When settlement isn’t settlement
Despite entering into a settlement agreement an England footballer speaks out making serious allegations against the manager of England’s women’s football team.
Eni Aluko one of England’s top female footballers, who also happens to be a qualified lawyer, is reported to have entered into a settlement agreement with the Football Association (FA) prior to the European Championships 2017 (EC).
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The general principle of entering into a settlement agreement is that in return for the payment of a sum an employee waives any and all employment related claims (subject to a few exceptions) against the employer (and any group companies).
Importantly, it is normally a condition of a settlement agreement that its terms are confidential and that neither party shall make any comments to the detriment of the other party.
In the event of any such breach a settlement agreement will often provide that the employee shall indemnity the employer for any losses suffered resulting from that breach.
Further, in the event the employee commences an Employment Tribunal claim the agreement will often state that the employer can offset the sums it has paid to the employee under the agreement against any award.
So, why has Aluko spoken out?
On the face of it Aluko accepted a sum of £80,000 in return for not bringing any claims against the FA in an Employment Tribunal.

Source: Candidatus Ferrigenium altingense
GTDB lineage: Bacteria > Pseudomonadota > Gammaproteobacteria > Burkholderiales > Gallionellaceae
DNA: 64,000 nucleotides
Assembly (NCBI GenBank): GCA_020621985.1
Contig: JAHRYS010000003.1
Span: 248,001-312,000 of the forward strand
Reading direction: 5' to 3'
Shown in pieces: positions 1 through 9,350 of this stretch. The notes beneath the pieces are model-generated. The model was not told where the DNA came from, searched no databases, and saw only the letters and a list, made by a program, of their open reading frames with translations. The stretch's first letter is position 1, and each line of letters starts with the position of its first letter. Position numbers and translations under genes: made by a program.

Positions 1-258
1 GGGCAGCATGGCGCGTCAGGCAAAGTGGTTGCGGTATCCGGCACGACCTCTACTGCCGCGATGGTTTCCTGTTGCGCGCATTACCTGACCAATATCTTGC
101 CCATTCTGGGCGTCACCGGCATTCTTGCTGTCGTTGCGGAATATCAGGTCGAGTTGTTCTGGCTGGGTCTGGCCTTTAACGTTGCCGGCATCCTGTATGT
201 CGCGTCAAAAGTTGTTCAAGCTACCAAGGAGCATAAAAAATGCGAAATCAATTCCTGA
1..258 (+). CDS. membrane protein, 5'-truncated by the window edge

Interestingly, as reported by the BBC Aluko believed she had a strong case and rather than accepting the payment to avoid disrupting the England team’s participation at the EC did so on the basis it is what she believed she may have received from an Employment Tribunal.
In contrast, again according to the BBC, the FA’s position is that the payment was to avoid disruption to the team’s EC campaign and Aluko was not gagged but was free to speak out. This appears in part supported by the Telegraph’s article which states the FA has given its consent to Aluko speaking out.
A slight twist in the tale is Aluko’s interview with the Guardian where she appears to explain away the mystery as to why she has spoken out now. Aluko claims that one of the terms of her agreement was that she could not speak about the matter unless it became public – which conflicts with the FA’s position that she was always free to speak out.
The matter raises some interesting questions, including:
- How did the matter get into the public domain? Who was privy to the terms of the settlement agreement?
- If Aluko was always free to speak out, why did the FA enter into a settlement agreement paying Aluko £80,000 knowing that the allegations could be made public at a later date?
- If the FA’s intention was to protect the team’s EC campaign, it is possible the settlement agreement permitted Aluko to comment publicly after a certain date – If this is the case, it could be that the FA had always acknowledged the severity of the allegations, but may not have fully considered the negative publicity?